Asked why his signature on US currency differed from the usual way he had been signing his name, Secretary of the Treasury Timothy Geithner explained that it had to be legible.
Geithner’s Currency Signature
With most people assuming that President Obama’s Chief of Staff, Jacob Lew, will replace Geithner, concern has developed over Lew’s signature (below).
Reading about Geithner and Lew, I started thinking about Alexander Hamilton. Much worse than the fiscal cliff and the debt ceiling debate, the huge Revolutionary War debt was Treasury Secretary Alexander Hamilton’s top priority. To guarantee that the US could borrow money at reasonable rates, he knew he had to fund its current obligations. And yet, in 1790, with receipts of only $1.6 million, the US owed $74 million. So Hamilton said, let’s use the money we have now to pay what we owe to Europeans. Then, to fund the domestic part of the debt, we can give people new bonds that mature decades from now.
However, if the new domestic bonds returned 4% annually, he had to be sure the US paid the interest that was due. Hamilton worried Congress could battle interminably, refuse to pay interest, and destroy our public credit. As he expressed it, “Had a single session of Congress passed…without some adequate provision for the debt the most injurious consequences were to have been expected.”
Economic growth and deft political negotiation solved Hamilton’s problem. In 1790, the debt to receipts ratio was 46 to 1. By 1794, it was 15 to 1. Robust economic growth and skilled political negotation would help us now, too.
Sources and resources: I got big smiles from The Washington Postarticle on Jacob Lew’s signature and enjoyed marketplace.org’sinterview with Secretary Geithner about his handwriting. If you are curious about all other Treasury Secretary signatures, you can look here. But for an excellent book on the origins of the US economy and the source of my Hamilton quotes and details, I recommend, The Founders and Finance by Harvard professor Thomas K. McCraw.
Our story starts during the 1970s when you could fly from New York to Washington, D.C. on the Eastern shuttle. Eastern left hourly (!) and guaranteed a seat to everyone who showed up for the flight. Imagine, coffee cup in hand, business people rushing to the gate at the last minute knowing they would be in Washington D.C. soon. A full plane meant that Eastern had to use its back-up, even for just one seat.
The Eastern shuttle couldn’t exist after airline deregulation in 1978. Not only had the government given Eastern a monopoly but also it ensured its profits by coordinating fare hikes and cost increases. Labor was well-paid, passengers were coddled, and interstate routes were mandated by the federal government. Frequently almost empty, the direct nonstop flight between Peoria, Illinois and LaGuardia in NYC was ideal for me to visit my husband’s family. The downside? Passengers paid a lot more and land, labor and capital were inefficiently used.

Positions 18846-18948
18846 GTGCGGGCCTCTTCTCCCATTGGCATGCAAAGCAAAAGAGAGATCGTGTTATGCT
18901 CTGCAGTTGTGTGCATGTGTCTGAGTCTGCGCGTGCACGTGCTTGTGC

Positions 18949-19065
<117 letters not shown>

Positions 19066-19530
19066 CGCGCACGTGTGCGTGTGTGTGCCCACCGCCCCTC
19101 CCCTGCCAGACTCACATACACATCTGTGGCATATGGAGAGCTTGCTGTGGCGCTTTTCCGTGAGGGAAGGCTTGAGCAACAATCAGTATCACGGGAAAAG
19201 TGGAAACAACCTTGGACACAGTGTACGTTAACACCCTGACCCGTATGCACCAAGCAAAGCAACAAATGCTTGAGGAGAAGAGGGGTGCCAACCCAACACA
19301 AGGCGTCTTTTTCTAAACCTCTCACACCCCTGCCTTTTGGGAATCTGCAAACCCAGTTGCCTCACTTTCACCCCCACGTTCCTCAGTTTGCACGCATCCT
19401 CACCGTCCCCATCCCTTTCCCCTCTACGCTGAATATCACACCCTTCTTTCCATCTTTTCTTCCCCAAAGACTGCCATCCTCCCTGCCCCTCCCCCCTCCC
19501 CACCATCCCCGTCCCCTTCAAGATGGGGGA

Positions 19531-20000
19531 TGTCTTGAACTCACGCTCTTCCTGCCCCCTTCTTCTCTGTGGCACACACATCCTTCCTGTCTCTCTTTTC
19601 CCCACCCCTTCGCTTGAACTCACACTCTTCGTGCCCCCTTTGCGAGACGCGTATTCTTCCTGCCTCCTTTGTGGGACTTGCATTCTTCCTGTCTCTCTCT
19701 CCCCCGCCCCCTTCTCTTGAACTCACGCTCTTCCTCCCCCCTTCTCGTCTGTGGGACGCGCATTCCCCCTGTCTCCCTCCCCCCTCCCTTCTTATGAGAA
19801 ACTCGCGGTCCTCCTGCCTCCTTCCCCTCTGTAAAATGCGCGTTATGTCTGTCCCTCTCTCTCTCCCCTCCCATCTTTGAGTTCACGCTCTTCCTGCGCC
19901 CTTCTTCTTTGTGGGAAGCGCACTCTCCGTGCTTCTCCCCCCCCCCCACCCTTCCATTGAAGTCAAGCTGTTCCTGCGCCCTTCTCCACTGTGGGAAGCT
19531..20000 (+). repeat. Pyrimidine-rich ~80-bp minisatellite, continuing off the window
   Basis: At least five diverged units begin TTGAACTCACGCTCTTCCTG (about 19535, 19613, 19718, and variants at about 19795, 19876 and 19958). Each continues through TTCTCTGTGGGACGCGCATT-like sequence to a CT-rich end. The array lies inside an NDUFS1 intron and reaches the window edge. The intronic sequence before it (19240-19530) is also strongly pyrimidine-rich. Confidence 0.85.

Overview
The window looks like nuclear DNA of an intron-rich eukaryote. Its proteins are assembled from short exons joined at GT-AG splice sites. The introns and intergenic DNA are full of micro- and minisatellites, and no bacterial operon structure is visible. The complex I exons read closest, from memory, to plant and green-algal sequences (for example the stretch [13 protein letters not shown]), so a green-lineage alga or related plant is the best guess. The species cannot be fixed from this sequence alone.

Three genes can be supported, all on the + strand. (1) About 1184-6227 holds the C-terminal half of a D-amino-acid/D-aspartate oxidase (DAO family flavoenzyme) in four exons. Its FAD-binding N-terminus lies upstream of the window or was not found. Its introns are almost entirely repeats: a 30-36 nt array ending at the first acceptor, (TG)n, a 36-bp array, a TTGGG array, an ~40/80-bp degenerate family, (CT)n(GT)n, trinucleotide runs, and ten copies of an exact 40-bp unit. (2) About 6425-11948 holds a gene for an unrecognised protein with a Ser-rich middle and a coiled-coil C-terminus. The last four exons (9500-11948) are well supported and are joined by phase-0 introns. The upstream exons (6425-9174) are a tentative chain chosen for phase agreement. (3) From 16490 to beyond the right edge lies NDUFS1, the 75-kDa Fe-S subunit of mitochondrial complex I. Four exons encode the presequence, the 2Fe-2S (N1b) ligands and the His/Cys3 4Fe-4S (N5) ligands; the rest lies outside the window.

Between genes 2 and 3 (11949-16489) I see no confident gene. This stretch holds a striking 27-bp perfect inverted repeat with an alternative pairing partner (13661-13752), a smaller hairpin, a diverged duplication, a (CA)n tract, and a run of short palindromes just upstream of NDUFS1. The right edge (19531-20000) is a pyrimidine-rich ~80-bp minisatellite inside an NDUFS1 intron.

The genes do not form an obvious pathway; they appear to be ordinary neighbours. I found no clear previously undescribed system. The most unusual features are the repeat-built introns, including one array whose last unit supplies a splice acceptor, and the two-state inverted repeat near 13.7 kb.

Fast forward to 2012.
Moving along the Northeast Corridor between NY and Washington, D.C., travelers look for value and speed. Before 2001, Delta and US Air were favored. Afterwards though, with minimal security delays, Amtrak’s trains became preferable. As one person said, “It’s easier. I don’t have to take my shoes off…” and travel time equalizes between the train and the plane after airport security, wait times and delays. Finally, we shouldn’t forget the bargain buses with fares ranging from $1 to $40 a ticket that are making the market even more interesting.
So yes, Amtrak is a formidable competitor in the Northeast Corridor. However, even with a $1.3 billion subsidy from government, Amtrak loses money. With the airlines and bus companies privately owned, should Amtrak get this boost from government? As an Economist blogger suggests, shouldn’t we be debating “the right balance of public- and private-sector involvement in these sorts of enterprises?”
Thanks to the NY Times for many of my facts in its article on the competition among planes, trains and buses.For anyone who want to engage in a funding Amtrak debate, this lengthy Freakonomicspost is ideal for facts and ideas. And additional facts about Amtrak are here.
On Friday, we might have a funding gap. With no up-to-date appropriations, agencies providing nonessential services from the federal government will have to stop. But what is “nonessential?”
A recent congressional research paper says we can look back to 1995 for an answer. In the health category, the National Institutes of Health did not accept new patients for clinical research. Many application reviews, ranging from firearm requests to passports and visas were postponed. National parks and monuments were closed. Federal contractors might be unpaid.
On the other hand, national security, benefits that are not annually funded, emergency medical care, disaster response, border protection…you see the basic idea…these continue.
Finally, who is explicitly “excepted?” The list includes the President and members of Congress.
And, we are prepared. Each year, federal agencies are asked to submit shutdown plans.
The Economic Lesson
The spending, taxing, and borrowing overseen by the President and the Congress is called fiscal policy.
While a funding gap might be the immediate fiscal controversy, within weeks, the Congress will also have to raise the debt ceiling.